Inflation desperation: 57% would lie in a job interview due to rising costs

LONDON — What would you do to get a good-paying job? A new poll finds many Americans are willing to lie to their potential employer about everything from their education to their references. So, what’s driving many people to stretch the truth in a job interview? Nearly six in 10 people (56.9%) say rising costs and inflation would motivate them to lie on a resume in 2023.

The survey, commissioned by StandOut CV, also reveals that 55 percent of American workers already lied on their resume at least once in their life. For context, that means up to 42.5 million people may have lied to get a new job in 2022 alone! Although more men admit to lying their way into a new job (59.9%), over half the women surveyed said the same (50.6%).

As for which workers are getting “creative” with their resumes, a staggering 72 percent looking for work in the manufacturing industry lie to employers, according to the poll. Healthcare workers (64%) and those seeking a job in the creative arts (63%) followed closely behind.

industries lie on resumes

Is that a real company? It sounds a little fishy

Just like George in “Seinfeld” pretending to work for the fictitious Vandelay Industries, it turns out many Americans are making up previous employers as well. One in six respondents confessed to using a fake job reference service, using fake employers and paid actors to convince companies they have prior work experience. On average, these services cost $145 per reference.

Two in five people have also been less than truthful about their days in school. Forty-one percent have lied about their college degree during a job interview. Nearly one in four (24.5%) have told employers they had a degree they really didn’t.

Researchers discovered that it’s even possible to buy a fake college degree and an impressive-looking transcript online. Sellers often list these fakes as “novelty items” and charge people roughly $270.

lies on resumes

Is lying in a job interview a crime?

The short answer is yes. While it may seem like a minor thing to inflate your college GPA or mention a company you didn’t actually work for, lawyers say it still counts as fraud! In fact, if an employer finds out someone lied about their work history in order to get a job, the company can fine that employee to get their money back.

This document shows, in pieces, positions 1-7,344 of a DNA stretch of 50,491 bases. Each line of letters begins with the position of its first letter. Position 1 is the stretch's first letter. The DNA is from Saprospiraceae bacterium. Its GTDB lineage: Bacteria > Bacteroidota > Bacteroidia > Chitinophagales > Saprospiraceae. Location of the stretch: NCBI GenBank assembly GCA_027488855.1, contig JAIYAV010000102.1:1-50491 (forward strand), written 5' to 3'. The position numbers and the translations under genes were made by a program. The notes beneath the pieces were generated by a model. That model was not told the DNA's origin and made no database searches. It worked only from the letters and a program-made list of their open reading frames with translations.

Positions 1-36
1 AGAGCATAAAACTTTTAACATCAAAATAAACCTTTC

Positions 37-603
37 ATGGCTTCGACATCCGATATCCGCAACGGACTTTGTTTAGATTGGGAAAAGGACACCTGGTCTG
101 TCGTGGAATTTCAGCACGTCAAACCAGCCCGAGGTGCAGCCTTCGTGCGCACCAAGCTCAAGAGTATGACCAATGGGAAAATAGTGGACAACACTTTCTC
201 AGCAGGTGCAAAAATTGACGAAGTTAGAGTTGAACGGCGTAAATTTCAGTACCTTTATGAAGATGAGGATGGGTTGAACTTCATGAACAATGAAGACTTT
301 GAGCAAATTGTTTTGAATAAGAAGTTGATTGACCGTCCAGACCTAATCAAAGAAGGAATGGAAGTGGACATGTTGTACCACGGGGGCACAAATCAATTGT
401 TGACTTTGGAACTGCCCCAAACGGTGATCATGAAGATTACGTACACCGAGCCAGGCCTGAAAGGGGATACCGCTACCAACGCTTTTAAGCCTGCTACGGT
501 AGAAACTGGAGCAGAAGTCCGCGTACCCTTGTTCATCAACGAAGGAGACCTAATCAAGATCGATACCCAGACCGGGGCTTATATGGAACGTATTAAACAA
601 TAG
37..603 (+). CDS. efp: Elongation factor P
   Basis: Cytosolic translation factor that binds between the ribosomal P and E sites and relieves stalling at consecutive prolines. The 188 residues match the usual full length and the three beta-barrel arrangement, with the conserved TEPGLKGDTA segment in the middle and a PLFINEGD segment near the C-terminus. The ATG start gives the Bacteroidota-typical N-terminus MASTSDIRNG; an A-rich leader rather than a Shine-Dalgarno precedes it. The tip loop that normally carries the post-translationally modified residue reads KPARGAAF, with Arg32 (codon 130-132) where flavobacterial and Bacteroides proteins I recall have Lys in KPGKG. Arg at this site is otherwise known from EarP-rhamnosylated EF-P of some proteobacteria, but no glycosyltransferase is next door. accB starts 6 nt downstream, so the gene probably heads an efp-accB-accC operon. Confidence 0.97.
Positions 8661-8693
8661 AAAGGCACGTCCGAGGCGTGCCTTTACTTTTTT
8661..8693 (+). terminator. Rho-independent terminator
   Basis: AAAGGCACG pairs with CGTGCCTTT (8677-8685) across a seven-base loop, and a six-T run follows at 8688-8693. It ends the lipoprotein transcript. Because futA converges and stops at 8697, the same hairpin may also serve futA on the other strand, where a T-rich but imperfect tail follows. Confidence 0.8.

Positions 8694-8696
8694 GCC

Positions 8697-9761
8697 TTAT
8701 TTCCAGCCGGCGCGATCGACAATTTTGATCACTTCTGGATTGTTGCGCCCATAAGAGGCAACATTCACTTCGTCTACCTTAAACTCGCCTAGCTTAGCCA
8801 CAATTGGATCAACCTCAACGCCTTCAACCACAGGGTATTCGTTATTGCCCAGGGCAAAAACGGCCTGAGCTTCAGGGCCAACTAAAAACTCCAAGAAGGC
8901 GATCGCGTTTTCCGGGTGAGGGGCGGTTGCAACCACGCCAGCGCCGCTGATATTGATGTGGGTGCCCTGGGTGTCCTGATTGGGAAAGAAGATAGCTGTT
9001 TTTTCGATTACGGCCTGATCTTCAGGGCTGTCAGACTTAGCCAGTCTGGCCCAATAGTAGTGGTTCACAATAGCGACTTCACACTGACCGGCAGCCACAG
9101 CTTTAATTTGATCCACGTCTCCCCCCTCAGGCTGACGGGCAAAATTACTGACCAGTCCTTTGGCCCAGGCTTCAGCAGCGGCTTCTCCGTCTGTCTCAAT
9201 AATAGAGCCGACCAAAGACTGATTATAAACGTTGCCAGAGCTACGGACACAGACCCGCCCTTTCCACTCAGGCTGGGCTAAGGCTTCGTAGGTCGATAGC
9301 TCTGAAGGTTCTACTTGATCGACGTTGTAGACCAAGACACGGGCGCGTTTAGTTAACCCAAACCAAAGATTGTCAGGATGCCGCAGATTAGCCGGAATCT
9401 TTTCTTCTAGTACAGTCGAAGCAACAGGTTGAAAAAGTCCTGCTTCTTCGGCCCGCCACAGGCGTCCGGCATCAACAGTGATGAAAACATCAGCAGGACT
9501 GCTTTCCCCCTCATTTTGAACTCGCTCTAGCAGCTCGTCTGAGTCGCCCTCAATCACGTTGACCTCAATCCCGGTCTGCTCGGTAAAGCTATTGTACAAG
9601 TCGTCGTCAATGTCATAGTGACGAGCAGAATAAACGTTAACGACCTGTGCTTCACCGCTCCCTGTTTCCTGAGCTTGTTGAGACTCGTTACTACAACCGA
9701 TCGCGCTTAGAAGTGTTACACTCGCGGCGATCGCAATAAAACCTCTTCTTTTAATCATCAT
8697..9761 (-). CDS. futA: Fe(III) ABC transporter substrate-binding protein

“An employee faking a job reference will immediately be rejected. In some cases, the company may even blacklist them. This means that they can never apply for any job position at the company again. Employees can be made to pay back their salary. However, it’s more common to just fire them,” says Mark Sadaka, Principal Attorney and Founder of Sadaka Law based in New Jersey and New York, in a statement.

“Faking a resume is considered fraud. Thus, it is a criminal activity in most states. This means that the company could file a complaint against you. But because it’s a minor offense, there are a lot of ifs and buts attached to it,” Sadaka tells StandOut CV.

“The laws differ from state to state, with some being a bit lenient. They may not file a complaint, or even if they do, the police may not investigate it. Still, it’s not a gamble worth taking.”

Survey methodology:

StandOut CV surveyed 1,785 adults in the U.S. who have previously been employed or who are currently employed between Oct. 12th and Oct. 26th, 2022. Part of the analysis focused on a core sample of 981 Americans who stated they had lied on their resume and job application. Respondents were asked questions relating to lying on resumes, interviews, and references.

Survey respondents were primarily women (52%), with slightly fewer men (47.5%), and marginal non-binary (0.2%) people, and a minority who chose other/prefer not to say (0.3%). The age ranges of the people surveyed were 18-25 (19%), 26-35 (37.5%), 36-45 (23.4%), 46-55 (12.4%), 56-65 (5.4%), over 65 (2.4%)

To calculate the average cost of fake reference services and college degree and transcript services, StandOut CV reviewed the top ten services on Google for each product and took the average cost in USD. Analysts specifically looked for U.S. job references and physical college certificates and transcripts delivered for U.S. institutions.

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About the Author

Chris Melore

Chris Melore has been a writer, researcher, editor, and producer in the New York-area since 2006. He won a local Emmy award for his work in sports television in 2011.

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